History - Page 5

The Interesting Case of the Army’s M551 Sheridan Light Tank

Even though it was labeled as a failure, a piece of equipment that was too complicated to maintain properly even in the barracks, let alone in the field, M551 Sheridan Light Tank managed to play a useful role in three wars. Another thing that we need to note is that its withdrawal left a gap in the structure of the armed forces, namely in airborne units who now lack organic armor support that can be parachuted into the battlefield together with infantry.

The M551 was named after General Philip Sheridan, a commander of the Union Army of the Shenandoah. General Sheridan was famous for his use of cavalry and Pentagon planners thought that he would be an ideal namesake for the fast, light, and powerfully armed tank they had envisioned. By the time M551 entered service, the division to light, medium, and heavy tanks was considered obsolete by many armed forces in the world, including the U.S. Army, but there was a need for a fast, armored vehicle which could be used in situations where M60 Paton, with its top speed of 30 mph, was just too slow.


The program, dubbed Armored Reconnaissance/Airborne Assault Vehicle, cost $1.3 billion and resulted in an amphibious 15-ton vehicle with a top speed of 43 mph. Its armor was made of aluminum, but that was the least strange thing about it. Its main gun was a 152 mm monstrosity, able to fire both shells and anti-tank missiles. The gun could devastate infantry and buildings, but its projectile velocity was just too low to harm heavily-armored Soviet tanks of the era. For that, it carried 9 MGM-51 Shillelagh missiles.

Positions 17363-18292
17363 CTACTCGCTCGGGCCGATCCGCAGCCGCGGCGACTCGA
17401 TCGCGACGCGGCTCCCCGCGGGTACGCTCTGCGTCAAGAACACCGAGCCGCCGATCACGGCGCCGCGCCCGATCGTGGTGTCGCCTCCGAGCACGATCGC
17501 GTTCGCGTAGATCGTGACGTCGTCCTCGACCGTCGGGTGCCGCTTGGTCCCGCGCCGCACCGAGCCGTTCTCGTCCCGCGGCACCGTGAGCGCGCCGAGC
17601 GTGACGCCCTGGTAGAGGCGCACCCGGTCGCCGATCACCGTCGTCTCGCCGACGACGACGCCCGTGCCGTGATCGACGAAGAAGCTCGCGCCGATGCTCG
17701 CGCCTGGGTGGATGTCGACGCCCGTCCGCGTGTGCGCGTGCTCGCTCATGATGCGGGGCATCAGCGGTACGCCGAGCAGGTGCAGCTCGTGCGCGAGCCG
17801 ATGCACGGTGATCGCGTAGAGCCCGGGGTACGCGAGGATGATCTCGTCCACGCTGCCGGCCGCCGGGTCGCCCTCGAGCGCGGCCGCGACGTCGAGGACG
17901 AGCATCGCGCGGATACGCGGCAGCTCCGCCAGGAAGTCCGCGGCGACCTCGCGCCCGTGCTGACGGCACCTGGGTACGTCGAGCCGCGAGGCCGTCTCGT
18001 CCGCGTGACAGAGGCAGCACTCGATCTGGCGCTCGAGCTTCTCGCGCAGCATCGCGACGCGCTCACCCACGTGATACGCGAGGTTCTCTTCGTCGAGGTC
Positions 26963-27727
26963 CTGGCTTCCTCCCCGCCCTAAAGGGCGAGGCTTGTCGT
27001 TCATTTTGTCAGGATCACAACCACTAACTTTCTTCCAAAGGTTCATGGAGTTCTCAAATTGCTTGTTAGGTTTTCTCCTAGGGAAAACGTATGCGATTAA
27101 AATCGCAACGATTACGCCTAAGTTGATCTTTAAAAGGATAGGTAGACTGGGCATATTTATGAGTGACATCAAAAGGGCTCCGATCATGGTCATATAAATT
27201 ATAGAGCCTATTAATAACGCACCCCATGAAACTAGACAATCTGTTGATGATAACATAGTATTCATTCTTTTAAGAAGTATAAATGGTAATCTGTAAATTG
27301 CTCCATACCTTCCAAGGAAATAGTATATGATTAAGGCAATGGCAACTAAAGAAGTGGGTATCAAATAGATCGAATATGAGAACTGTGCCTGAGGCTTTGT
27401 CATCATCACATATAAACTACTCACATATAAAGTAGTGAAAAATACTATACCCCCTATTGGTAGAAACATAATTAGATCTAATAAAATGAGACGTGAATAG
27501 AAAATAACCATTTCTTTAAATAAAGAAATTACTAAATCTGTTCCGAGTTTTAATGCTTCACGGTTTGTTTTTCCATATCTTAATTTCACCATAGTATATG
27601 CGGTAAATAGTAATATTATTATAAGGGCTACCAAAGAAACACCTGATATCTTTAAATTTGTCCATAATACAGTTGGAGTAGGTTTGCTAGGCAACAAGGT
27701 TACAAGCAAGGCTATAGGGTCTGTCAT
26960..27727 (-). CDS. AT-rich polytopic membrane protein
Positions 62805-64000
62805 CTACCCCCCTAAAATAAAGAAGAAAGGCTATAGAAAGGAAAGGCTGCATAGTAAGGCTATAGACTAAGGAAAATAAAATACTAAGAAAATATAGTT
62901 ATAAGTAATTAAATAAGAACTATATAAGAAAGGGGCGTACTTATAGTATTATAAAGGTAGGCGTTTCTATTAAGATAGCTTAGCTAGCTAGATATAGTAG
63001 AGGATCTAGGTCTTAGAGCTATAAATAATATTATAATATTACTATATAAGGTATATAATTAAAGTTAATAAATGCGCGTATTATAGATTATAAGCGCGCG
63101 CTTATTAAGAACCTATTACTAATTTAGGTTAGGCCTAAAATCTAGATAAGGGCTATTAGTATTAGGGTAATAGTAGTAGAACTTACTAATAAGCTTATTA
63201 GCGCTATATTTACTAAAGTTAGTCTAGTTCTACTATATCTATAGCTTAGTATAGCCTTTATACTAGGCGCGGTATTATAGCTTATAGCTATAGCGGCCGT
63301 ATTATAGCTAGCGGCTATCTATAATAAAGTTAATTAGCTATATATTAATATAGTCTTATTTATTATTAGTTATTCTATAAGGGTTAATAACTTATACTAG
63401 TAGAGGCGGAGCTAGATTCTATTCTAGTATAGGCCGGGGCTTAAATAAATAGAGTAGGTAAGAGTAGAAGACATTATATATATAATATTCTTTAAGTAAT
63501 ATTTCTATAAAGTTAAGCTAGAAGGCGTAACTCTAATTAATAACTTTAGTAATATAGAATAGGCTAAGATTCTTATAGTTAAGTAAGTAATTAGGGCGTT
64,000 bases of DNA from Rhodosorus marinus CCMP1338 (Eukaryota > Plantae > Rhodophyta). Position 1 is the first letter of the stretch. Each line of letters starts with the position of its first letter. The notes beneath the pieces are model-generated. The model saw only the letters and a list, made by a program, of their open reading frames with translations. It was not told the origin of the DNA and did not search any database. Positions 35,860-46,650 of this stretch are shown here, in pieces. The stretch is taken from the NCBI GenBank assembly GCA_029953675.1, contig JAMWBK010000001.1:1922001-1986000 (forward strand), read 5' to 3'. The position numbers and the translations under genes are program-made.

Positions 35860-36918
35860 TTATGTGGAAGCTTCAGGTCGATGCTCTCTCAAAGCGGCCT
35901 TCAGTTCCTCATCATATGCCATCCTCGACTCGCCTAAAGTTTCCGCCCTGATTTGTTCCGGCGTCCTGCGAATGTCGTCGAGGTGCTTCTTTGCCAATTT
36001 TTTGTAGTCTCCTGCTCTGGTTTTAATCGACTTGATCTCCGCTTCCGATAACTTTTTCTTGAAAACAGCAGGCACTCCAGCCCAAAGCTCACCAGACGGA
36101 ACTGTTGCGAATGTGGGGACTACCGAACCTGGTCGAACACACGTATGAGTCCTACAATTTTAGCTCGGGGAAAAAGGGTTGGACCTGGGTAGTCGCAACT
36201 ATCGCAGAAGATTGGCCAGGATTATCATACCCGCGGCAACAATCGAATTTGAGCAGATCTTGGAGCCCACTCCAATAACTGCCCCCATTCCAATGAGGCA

The new light tank had its baptism of fire in Vietnam. The first batch of 200 Sheridan’s was shipped overseas in 1969. They were assigned to Third Squadron of the Fourth Cavalry Regiment and the Eleventh “Black Horse” Armored Cavalry Regiment (ACR). M551 was a replacement for older and slower M48 tanks. The first clashes with the enemy showed some glaring deficiencies of its design.

The most obvious was the recoil of the huge gun had on the light aluminum chassis. It wasn’t unusual for the front end of the tank to leap up several feet after firing the main gun. Unless the crew was strapped in, this often led to serious injuries. It also messed up its targeting computer, which needed to be reset. The semi-automatic loader was also clunky and loading those big 152 caseless shells within the confines of a small turret was a challenging task. All this led to an abysmal rate of fire of two rounds per minute. For comparison sake, an experienced crew of M48 could easily dish 12 round per minute.